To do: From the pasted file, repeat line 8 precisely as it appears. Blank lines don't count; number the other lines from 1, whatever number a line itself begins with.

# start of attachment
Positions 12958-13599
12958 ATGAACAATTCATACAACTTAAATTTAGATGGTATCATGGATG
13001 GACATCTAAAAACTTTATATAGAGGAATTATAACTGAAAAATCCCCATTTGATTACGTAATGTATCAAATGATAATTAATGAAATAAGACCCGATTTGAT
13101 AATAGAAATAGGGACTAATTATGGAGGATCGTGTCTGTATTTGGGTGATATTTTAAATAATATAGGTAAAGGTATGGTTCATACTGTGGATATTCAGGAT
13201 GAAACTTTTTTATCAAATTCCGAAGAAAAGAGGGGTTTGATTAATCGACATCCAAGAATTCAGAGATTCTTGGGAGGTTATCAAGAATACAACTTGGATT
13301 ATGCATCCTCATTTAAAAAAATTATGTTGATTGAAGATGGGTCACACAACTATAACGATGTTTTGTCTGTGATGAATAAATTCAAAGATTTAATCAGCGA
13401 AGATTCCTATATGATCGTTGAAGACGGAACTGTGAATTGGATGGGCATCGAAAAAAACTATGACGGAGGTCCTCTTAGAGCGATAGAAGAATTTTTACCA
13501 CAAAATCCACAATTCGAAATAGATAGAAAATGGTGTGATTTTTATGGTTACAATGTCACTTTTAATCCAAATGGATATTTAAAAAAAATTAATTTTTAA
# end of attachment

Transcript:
13501 CAAAATCCACAATTCGAAATAGATAGAAAATGGTGTGATTTTTATGGTTACAATGTCACTTTTAATCCAAATGGATATTTAAAAAAAATTAATTTTTAA